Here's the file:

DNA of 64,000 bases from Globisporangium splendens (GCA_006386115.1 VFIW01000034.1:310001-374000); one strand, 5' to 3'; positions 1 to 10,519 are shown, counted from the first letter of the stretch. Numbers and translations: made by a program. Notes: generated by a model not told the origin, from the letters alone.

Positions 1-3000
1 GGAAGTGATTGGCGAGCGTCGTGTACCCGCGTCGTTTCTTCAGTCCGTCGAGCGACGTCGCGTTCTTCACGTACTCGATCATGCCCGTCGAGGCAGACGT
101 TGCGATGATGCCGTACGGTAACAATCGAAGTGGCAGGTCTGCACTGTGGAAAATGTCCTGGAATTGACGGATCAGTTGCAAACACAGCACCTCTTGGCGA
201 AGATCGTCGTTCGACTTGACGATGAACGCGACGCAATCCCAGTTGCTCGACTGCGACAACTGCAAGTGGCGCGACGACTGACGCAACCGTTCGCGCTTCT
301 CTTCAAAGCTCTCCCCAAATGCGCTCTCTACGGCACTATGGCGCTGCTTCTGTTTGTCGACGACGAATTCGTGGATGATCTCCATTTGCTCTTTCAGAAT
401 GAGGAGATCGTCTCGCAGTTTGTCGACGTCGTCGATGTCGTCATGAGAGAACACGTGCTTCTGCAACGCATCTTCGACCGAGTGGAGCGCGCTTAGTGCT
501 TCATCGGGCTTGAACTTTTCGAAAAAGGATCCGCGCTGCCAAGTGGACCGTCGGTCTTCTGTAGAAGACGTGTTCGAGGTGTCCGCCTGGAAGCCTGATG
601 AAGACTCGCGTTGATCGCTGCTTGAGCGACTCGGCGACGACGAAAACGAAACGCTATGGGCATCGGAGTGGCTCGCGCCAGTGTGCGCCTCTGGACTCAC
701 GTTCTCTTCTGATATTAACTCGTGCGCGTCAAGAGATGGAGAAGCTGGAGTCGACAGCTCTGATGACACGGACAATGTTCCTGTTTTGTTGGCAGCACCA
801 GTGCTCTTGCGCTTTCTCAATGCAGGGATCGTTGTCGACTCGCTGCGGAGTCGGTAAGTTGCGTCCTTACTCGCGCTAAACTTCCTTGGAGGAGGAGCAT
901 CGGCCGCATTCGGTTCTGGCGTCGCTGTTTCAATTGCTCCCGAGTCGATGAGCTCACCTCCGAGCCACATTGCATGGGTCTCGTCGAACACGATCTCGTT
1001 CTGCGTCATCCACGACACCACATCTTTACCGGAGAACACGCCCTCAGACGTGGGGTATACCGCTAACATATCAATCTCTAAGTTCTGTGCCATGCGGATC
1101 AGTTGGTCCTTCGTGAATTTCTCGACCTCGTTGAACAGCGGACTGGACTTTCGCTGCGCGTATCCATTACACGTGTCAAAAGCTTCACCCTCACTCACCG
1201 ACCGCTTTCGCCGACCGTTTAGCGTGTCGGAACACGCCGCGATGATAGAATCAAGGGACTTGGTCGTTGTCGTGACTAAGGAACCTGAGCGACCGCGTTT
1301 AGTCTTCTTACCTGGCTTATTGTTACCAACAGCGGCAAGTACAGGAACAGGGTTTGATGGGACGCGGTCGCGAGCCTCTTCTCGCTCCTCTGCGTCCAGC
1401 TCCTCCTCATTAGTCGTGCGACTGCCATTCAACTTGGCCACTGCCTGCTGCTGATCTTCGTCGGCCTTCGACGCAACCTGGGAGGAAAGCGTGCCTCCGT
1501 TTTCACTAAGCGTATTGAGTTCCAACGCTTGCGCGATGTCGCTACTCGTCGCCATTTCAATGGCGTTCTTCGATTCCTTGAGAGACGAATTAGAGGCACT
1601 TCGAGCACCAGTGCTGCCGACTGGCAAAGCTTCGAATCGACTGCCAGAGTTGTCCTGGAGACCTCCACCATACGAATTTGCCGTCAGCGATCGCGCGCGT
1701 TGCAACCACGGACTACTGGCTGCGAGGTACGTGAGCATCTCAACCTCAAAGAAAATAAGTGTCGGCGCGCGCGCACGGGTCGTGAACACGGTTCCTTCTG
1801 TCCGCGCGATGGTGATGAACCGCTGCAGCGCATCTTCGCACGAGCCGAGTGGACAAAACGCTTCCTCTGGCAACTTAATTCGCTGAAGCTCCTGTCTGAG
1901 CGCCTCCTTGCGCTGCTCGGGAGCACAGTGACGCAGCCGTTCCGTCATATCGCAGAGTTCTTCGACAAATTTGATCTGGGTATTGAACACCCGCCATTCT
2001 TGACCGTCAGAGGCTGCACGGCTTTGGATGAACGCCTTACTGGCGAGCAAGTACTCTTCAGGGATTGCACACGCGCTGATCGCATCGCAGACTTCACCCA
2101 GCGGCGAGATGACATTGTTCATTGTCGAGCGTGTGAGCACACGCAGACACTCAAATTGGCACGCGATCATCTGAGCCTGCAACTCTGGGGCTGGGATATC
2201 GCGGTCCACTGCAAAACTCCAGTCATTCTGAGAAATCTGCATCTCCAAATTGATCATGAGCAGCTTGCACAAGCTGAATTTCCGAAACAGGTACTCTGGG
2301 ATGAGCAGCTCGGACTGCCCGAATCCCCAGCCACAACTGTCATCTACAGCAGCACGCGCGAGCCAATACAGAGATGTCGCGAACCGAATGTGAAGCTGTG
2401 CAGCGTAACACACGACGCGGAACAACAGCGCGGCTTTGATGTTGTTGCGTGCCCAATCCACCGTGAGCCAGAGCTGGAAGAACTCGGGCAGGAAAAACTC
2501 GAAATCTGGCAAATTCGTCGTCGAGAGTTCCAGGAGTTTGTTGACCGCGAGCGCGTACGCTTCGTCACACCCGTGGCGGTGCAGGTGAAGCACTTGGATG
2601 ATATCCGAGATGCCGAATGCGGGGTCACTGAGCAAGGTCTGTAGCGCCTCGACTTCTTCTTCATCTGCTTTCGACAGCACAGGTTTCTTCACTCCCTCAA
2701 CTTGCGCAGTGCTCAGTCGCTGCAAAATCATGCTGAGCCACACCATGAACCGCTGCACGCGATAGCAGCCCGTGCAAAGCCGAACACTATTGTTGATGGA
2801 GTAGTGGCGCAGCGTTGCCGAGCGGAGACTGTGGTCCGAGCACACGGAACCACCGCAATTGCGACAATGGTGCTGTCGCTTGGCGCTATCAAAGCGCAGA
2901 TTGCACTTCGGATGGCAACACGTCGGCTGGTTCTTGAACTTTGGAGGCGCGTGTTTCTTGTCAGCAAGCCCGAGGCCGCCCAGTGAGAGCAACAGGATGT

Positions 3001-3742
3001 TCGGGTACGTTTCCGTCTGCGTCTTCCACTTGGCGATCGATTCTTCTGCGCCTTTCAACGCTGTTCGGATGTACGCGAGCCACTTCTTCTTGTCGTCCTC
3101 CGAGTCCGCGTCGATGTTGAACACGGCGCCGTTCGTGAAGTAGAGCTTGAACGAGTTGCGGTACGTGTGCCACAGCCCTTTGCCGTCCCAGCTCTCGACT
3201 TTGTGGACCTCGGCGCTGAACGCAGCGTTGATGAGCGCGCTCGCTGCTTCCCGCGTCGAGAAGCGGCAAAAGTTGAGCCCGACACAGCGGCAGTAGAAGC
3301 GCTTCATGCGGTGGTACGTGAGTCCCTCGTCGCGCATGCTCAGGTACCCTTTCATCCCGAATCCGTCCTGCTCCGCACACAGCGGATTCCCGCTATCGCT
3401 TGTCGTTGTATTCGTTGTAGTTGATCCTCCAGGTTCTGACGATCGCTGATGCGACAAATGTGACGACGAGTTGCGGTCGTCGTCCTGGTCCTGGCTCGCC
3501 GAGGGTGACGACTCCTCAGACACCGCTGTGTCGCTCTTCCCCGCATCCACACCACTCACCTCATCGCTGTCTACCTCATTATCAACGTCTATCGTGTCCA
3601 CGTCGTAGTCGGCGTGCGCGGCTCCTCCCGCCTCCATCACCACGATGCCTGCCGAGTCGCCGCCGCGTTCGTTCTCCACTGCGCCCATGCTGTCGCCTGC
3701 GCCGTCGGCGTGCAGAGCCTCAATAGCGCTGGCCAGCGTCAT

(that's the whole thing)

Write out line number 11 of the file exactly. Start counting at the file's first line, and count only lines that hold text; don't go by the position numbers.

801 GTGCTCTTGCGCTTTCTCAATGCAGGGATCGTTGTCGACTCGCTGCGGAGTCGGTAAGTTGCGTCCTTACTCGCGCTAAACTTCCTTGGAGGAGGAGCAT